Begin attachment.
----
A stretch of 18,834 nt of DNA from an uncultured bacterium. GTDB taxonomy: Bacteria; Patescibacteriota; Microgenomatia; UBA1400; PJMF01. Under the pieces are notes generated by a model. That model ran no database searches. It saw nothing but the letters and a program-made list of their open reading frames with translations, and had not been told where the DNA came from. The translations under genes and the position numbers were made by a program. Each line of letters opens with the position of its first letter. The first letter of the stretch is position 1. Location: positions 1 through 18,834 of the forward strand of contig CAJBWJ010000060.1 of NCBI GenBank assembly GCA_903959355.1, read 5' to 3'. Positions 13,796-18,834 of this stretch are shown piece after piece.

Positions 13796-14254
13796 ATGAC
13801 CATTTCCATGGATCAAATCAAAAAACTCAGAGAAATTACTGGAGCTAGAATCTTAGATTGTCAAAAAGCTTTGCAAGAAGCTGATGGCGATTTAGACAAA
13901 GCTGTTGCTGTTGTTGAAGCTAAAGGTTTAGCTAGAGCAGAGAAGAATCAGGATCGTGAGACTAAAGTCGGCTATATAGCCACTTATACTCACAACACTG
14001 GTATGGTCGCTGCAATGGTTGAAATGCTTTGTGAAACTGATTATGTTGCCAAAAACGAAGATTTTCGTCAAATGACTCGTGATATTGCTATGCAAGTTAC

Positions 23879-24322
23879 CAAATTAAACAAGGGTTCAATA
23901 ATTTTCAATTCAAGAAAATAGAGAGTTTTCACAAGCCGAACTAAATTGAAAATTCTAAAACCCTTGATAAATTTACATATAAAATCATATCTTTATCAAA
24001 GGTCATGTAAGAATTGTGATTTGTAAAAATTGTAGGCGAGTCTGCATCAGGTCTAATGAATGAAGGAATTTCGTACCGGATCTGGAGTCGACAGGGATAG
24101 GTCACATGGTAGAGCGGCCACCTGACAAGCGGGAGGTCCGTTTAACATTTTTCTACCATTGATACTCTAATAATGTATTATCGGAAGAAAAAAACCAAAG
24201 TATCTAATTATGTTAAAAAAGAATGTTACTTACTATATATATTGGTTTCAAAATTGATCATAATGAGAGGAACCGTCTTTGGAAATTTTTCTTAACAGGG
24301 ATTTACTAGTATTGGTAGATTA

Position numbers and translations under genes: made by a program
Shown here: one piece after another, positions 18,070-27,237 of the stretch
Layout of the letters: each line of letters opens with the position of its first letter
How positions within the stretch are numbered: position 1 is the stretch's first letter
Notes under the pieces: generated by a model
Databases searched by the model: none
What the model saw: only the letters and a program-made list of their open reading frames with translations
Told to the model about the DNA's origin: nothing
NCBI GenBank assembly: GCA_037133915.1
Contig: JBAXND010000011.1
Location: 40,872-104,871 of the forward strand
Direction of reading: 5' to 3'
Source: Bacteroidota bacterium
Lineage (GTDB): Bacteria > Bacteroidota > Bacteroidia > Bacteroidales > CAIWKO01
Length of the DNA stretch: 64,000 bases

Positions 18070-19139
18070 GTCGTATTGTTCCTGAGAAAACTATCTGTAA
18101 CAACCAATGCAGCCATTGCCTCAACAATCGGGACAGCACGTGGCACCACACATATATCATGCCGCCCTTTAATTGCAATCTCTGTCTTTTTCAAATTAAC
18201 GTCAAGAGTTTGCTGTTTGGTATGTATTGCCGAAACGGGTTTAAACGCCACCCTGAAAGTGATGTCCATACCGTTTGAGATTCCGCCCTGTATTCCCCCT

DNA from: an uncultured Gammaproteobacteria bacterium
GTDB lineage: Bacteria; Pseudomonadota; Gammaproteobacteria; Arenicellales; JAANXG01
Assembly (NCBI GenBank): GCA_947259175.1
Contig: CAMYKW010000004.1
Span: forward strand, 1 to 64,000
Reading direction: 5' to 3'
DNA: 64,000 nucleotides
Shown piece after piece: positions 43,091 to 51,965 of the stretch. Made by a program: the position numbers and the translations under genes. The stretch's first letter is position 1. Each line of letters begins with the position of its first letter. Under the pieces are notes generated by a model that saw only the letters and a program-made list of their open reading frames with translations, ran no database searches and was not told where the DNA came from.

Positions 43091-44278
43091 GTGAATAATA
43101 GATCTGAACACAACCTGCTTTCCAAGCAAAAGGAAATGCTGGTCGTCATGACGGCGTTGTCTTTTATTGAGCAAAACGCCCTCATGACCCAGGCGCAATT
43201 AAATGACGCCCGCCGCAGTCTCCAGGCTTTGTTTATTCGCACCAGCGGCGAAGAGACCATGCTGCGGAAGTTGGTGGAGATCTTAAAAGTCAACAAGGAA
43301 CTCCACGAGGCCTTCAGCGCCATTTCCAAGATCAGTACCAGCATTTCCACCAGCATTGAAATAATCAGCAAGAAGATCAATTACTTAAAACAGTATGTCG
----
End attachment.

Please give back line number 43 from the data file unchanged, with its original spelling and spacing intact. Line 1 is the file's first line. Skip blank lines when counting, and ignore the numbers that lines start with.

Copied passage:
43101 GATCTGAACACAACCTGCTTTCCAAGCAAAAGGAAATGCTGGTCGTCATGACGGCGTTGTCTTTTATTGAGCAAAACGCCCTCATGACCCAGGCGCAATT